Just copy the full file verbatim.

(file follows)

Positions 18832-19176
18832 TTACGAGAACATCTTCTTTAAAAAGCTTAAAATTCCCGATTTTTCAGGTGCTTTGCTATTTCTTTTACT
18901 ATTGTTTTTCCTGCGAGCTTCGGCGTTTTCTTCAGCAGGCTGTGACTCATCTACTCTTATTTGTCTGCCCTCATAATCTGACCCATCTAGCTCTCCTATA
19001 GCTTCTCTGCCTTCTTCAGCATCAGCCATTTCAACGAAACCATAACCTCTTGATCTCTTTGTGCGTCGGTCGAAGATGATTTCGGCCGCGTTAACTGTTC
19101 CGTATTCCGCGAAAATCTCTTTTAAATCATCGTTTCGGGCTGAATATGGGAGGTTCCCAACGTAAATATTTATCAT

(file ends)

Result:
Positions 18832-19176
18832 TTACGAGAACATCTTCTTTAAAAAGCTTAAAATTCCCGATTTTTCAGGTGCTTTGCTATTTCTTTTACT
18901 ATTGTTTTTCCTGCGAGCTTCGGCGTTTTCTTCAGCAGGCTGTGACTCATCTACTCTTATTTGTCTGCCCTCATAATCTGACCCATCTAGCTCTCCTATA
19001 GCTTCTCTGCCTTCTTCAGCATCAGCCATTTCAACGAAACCATAACCTCTTGATCTCTTTGTGCGTCGGTCGAAGATGATTTCGGCCGCGTTAACTGTTC
19101 CGTATTCCGCGAAAATCTCTTTTAAATCATCGTTTCGGGCTGAATATGGGAGGTTCCCAACGTAAATATTTATCAT